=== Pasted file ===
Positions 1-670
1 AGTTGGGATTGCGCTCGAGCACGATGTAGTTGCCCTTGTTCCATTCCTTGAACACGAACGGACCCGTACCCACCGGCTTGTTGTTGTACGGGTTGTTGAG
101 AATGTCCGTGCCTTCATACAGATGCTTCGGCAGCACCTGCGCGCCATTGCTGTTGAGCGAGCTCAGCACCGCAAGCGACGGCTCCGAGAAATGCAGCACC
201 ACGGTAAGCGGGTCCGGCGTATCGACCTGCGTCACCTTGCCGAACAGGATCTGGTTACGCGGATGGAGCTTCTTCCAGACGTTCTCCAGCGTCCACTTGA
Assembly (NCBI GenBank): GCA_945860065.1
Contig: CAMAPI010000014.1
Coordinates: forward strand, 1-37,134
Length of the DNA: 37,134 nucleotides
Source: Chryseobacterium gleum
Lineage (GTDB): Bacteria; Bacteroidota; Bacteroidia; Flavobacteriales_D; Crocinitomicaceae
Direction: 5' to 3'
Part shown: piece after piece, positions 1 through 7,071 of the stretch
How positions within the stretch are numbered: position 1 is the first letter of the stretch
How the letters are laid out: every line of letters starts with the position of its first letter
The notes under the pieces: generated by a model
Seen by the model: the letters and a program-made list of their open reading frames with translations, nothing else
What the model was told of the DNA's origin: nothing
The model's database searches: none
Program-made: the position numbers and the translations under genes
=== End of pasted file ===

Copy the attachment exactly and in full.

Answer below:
Positions 1-670
1 AGTTGGGATTGCGCTCGAGCACGATGTAGTTGCCCTTGTTCCATTCCTTGAACACGAACGGACCCGTACCCACCGGCTTGTTGTTGTACGGGTTGTTGAG
101 AATGTCCGTGCCTTCATACAGATGCTTCGGCAGCACCTGCGCGCCATTGCTGTTGAGCGAGCTCAGCACCGCAAGCGACGGCTCCGAGAAATGCAGCACC
201 ACGGTAAGCGGGTCCGGCGTATCGACCTGCGTCACCTTGCCGAACAGGATCTGGTTACGCGGATGGAGCTTCTTCCAGACGTTCTCCAGCGTCCACTTGA
Assembly (NCBI GenBank): GCA_945860065.1
Contig: CAMAPI010000014.1
Coordinates: forward strand, 1-37,134
Length of the DNA: 37,134 nucleotides
Source: Chryseobacterium gleum
Lineage (GTDB): Bacteria; Bacteroidota; Bacteroidia; Flavobacteriales_D; Crocinitomicaceae
Direction: 5' to 3'
Part shown: piece after piece, positions 1 through 7,071 of the stretch
How positions within the stretch are numbered: position 1 is the first letter of the stretch
How the letters are laid out: every line of letters starts with the position of its first letter
The notes under the pieces: generated by a model
Seen by the model: the letters and a program-made list of their open reading frames with translations, nothing else
What the model was told of the DNA's origin: nothing
The model's database searches: none
Program-made: the position numbers and the translations under genes